Similarly, to the extent that Plaintiffs' seventh cause of action for interference with contract attempts to assert a claim against Defendants for interference with contract with respect to the alleged publishing agreement, that cause of action must be dismissed. A claim for interference with contractual relations requires the existence of a valid contract. Pacific Gas & Electric Co. v. Bear Stearns & Co., 50 Cal. 3d 1118, 1126, 270 Cal. Rptr. 1, 791 P.2d 587 (1990).

2. Copyright Infringement Claim:

Plaintiffs have brought a claim of copyright infringement in the sound recordings of "Hold You Tight" and "For Two". Plaintiffs have copyright certificates indicating that Pamfiloff owned the sound recordings to these two songs. This court acknowledged in its previous order that such certificates were prima facie evidence of Pamfiloff's exclusive rights in the sound recordings. The court also noted, however, that Defendants could dispel the presumption created by those certificates. In an effort to dispel the presumption, Defendants argue that Plaintiffs are without rights in the underlying musical compositions because of their failure to identify a written document according to which they obtained ownership rights in the musical compositions.

In order to obtain a valid copyright in a sound recording, the copyright claimant must lawfully have secured a right to exploit the musical compositions recorded therein. "A sound recording is a derivative work in relation to the musical work recorded therein." 2 M. Nimmer, Nimmer on Copyright § 2.10[A] at 2-140 n. 8 (1991); see 17 U.S.C. § 101. Copyright protection for a sound recording of musical compositions must be denied if the copyright claimant of the sound recording has not lawfully obtained the rights to utilize the musical compositions in the sound recordings. See 17 U.S.C. § 103(b) (Derivative works may be copyrighted, "but protection for a work employing pre-existing material in which copyright subsists does not extend to any part of the work in which such material has been used unlawfully.") "If the pre-existing [copyrighted] material used without permission `tends to pervade the entire derivative work', copyright protection is denied to the derivative work entirely". Dynamic Solutions, Inc. v. Planning & Control, Inc., 646 F. Supp. 1329, 1340 (S.D.N.Y.1986).

Thus, because Plaintiffs are without a written document transferring ownership in the musical compositions, Defendants argue that Plaintiffs are necessarily without any rights in the underlying musical compositions and consequently, their claims for copyright ownership in the sound recordings of "Hold You Tight" and "For Two" must fail as a matter of law, and the claim for copyright infringement must be dismissed.

In opposition, Plaintiffs argue that they obtained an implied nonexclusive license to use the musical compositions through the Recording Agreement because such an agreement would be worthless to them if they were prevented from using the recordings because they did not have permission to use the underlying musical compositions. Although Section 204(a) requires that transfers of copyright ownership must be in writing, it is generally recognized that a "nonexclusive" license *939 can be granted orally or implied from conduct. 3 M. Nimmer & D. Nimmer Nimmer on Copyright Section 10:03[A] at 10-38 (1991). This conclusion is not contained in the language of the statute. Instead, it is inferred from the fact that a non-exclusive license is not an ownership interest and because Section 204(a) applies to the transfer of "ownership", the non-exclusive license is beyond its purview. Id.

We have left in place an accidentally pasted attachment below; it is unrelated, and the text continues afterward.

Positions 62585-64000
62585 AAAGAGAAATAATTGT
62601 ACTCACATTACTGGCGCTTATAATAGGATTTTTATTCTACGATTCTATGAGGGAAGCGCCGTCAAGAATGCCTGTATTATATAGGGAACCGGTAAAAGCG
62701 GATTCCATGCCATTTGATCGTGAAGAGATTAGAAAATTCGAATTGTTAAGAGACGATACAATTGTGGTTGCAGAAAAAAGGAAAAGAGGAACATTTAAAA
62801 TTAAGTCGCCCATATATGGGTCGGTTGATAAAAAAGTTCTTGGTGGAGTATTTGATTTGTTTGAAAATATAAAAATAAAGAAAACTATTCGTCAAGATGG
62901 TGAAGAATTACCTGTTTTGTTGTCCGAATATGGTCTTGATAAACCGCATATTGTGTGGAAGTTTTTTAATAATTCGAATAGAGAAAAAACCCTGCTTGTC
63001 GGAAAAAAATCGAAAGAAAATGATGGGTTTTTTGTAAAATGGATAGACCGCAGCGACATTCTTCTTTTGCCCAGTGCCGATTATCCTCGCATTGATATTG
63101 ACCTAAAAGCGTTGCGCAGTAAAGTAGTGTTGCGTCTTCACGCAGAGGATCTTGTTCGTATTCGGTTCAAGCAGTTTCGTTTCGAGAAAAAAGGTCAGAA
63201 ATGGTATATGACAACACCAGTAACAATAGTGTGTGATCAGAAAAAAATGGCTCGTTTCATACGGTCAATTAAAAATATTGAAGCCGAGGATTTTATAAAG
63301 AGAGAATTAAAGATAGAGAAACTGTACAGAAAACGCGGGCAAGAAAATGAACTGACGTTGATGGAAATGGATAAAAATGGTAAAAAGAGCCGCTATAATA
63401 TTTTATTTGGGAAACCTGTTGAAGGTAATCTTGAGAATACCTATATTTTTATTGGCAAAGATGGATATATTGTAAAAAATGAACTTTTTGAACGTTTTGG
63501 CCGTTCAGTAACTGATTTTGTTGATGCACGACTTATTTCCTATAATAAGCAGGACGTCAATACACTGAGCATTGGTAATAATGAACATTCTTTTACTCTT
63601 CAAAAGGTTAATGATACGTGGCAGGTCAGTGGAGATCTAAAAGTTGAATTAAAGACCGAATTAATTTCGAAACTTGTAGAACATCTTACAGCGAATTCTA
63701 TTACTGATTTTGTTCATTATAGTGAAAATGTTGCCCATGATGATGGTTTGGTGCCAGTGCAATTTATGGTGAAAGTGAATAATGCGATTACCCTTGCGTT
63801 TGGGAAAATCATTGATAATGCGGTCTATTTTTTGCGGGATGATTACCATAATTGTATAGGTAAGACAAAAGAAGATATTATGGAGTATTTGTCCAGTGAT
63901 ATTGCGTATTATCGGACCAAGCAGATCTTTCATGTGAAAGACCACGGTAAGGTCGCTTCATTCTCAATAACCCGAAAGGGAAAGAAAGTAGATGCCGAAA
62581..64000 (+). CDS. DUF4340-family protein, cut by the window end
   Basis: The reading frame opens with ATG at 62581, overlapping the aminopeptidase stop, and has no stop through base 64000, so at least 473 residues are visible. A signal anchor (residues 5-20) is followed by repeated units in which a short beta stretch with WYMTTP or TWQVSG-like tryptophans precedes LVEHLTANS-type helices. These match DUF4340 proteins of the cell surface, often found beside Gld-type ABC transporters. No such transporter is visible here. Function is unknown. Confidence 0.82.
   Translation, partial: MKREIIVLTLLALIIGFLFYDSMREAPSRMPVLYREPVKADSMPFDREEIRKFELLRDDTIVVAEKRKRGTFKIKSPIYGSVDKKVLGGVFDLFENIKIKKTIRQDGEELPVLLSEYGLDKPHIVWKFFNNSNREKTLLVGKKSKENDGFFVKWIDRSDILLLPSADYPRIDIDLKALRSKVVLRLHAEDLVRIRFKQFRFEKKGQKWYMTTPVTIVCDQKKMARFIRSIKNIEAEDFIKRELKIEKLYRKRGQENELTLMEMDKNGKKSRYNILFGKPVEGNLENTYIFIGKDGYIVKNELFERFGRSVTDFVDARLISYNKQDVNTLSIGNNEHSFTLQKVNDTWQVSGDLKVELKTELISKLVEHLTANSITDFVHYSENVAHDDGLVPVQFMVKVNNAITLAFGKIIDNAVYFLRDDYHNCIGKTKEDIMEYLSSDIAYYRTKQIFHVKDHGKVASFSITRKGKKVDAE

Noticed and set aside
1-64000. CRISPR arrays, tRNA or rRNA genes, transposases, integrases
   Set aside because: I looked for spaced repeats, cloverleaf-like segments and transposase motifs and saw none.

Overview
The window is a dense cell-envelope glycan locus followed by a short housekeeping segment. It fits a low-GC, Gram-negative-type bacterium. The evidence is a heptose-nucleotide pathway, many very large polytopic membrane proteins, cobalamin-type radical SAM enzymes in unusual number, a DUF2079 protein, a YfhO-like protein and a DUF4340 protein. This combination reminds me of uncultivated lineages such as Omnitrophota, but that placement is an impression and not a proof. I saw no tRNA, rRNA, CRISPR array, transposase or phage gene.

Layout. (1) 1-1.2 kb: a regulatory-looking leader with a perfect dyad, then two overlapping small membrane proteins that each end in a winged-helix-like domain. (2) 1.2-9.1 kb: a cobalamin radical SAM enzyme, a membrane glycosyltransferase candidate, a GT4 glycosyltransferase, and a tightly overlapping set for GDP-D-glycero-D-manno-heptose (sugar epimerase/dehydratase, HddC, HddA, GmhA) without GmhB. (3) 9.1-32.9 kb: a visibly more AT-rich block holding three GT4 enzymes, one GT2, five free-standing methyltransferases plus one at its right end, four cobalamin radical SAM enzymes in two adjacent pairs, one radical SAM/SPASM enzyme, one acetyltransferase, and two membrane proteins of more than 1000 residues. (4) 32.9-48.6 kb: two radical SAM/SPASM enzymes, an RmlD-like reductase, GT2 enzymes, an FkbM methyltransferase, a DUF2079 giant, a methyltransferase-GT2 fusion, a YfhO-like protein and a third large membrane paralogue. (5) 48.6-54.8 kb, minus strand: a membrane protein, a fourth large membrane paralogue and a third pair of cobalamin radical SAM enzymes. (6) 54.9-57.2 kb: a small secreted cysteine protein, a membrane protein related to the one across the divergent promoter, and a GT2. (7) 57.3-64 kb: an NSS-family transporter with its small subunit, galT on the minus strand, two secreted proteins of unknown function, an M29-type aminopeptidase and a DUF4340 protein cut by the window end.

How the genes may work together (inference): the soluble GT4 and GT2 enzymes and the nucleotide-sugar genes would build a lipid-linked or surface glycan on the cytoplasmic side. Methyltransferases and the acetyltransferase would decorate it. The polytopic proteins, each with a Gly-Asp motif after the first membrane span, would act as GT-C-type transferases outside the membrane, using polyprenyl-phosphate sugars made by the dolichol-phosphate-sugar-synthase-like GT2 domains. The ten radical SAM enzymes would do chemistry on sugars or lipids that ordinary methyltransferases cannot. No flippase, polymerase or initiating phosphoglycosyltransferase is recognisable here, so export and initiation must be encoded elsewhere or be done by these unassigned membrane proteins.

This court agrees with Plaintiffs' assertion that the Recording Agreement must be interpreted to contain an implied nonexclusive license to use the musical compositions and therefore, we must reject Defendants' claim that Plaintiffs' copyright claim in the sound recordings is invalid. Consequently, we must deny Defendants' motion to dismiss the sound recording infringement claim on the ground that Plaintiffs did not lawfully acquire the right to use the underlying musical compositions.[1]

3. Remaining State Claims

Because the copyright infringement claim has not been dismissed this court retains jurisdiction over the remaining state claims under the doctrine of supplemental jurisdiction.


1. Defendants' motion to dismiss Plaintiffs' claims for breach of contract, tortious denial of contract and interference with contract are dismissed to the extent they pertain to breaches of an alleged publishing agreement according to which Defendants transferred to Plaintiffs ownership rights in the musical compositions because Plaintiffs have failed to comply with the requirements of Section 204(a) of the Copyright Act.

2. Defendants' motion to dismiss Plaintiffs' claim for copyright infringement is denied.

3. Defendants' motion to dismiss Plaintiffs' remaining state law claims is denied.


[1] The conclusion that the Recording Agreement contained an implied non-exclusive license does not transfer to Plaintiffs any ownership interest in the musical compositions because a non-exclusive license to use a musical composition does not constitute a transfer of any ownership interest in the musical composition. See 17 U.S.C. § 101. Thus, the presence of an implied non-exclusive license to use the musical compositions does not affect this court's ruling that Plaintiffs are unable to meet the requirements of Section 204(a) with respect to the alleged publishing contract.